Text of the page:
• The key controls are normally managerial - though they may include additional physical constraints (as with active stop devices for Robots).

  • In most cases they will also require specific training for the people involved - though this may be very simple.

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28 Emergency PlanningControl of a Fire Emergency

e.g. a Fire Evacuation

  • Evacuate the people

    • Raise the alarm (may be automatic)

    • Get people out to safe areas – Wardens and Marshals

  • Prevent the fire spreading

    • Keep the fire in a segregated part of the building – close doors

    • Prevent smoke spreading – close doors and shut down vents

  • Fight the fire

    • Includes involving the Fire Brigade or staff

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29 Emergency PlanningSpecific Additions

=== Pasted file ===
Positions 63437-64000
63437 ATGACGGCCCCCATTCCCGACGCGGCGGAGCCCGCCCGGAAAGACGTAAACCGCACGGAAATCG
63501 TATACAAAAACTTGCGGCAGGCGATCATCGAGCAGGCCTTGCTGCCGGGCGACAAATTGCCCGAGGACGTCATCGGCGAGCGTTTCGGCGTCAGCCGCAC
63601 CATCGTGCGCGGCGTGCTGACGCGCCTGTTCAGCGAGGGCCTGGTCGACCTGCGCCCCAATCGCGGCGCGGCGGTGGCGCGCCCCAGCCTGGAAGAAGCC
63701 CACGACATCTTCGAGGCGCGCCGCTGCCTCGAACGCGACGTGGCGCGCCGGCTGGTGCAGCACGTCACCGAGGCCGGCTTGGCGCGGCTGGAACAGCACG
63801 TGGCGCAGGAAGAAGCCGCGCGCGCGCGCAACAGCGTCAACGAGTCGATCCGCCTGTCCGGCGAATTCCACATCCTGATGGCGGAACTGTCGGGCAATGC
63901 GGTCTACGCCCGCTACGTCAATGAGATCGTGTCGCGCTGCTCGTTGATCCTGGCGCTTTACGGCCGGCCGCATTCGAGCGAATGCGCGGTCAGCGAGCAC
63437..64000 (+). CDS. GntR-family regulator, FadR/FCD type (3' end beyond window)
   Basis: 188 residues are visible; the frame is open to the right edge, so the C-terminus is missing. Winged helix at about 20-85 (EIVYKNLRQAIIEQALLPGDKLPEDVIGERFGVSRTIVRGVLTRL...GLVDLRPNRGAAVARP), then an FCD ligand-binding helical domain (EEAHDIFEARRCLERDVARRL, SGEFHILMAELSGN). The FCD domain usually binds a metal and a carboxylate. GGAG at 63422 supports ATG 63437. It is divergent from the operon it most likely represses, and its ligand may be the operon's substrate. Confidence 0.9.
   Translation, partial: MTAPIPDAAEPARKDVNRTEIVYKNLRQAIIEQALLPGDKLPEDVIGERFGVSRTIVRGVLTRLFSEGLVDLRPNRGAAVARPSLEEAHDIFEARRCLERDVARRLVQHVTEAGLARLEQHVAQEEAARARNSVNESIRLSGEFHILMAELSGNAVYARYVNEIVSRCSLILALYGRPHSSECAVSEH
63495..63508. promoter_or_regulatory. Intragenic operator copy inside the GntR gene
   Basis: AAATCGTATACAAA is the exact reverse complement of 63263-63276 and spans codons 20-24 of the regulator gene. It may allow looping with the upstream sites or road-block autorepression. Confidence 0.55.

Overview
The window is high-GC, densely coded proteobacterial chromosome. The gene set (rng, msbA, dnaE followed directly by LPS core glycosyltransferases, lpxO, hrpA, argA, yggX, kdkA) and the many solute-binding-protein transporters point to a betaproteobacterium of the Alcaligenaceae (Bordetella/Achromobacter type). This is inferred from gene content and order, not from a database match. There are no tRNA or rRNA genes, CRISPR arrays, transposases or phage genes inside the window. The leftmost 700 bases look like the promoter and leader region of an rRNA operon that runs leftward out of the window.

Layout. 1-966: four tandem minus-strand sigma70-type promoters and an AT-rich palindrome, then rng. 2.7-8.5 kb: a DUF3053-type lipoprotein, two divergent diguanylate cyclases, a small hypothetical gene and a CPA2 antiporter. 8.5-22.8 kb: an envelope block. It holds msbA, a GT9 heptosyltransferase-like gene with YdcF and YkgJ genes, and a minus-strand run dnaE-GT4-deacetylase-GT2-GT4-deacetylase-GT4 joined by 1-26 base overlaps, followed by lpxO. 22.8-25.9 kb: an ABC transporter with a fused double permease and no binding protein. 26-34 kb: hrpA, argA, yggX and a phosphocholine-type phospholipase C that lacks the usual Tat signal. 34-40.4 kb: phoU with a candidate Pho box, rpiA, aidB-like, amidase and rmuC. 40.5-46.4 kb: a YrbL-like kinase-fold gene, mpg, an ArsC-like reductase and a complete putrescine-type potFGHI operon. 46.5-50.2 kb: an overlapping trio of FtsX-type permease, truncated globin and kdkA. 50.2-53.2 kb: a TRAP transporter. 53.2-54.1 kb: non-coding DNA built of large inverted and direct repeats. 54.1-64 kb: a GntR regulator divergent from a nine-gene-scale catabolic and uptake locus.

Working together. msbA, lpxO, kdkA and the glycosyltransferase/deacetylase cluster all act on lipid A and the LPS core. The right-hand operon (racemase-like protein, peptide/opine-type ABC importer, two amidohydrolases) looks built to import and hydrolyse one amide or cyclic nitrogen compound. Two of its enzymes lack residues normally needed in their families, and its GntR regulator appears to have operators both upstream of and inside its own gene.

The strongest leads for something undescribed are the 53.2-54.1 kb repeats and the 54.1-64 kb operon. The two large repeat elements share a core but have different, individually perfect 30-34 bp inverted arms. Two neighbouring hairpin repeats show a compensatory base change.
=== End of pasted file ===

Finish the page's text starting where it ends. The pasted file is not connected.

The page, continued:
• Some equipment may be a danger if left unattended OR may be a danger to others (e.g. the Fire Brigade during a search)

  • Evacuation of non ambulant disabled persons

    • This is an issue for any drill requiring evacuation not only fire drills

  • Security of building may be an issue - especially external doors and high security areas and preventing people entering the ‘danger area’

  • Keep any emergency access routes clear of people

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30 Emergency PlanningManaging the Effects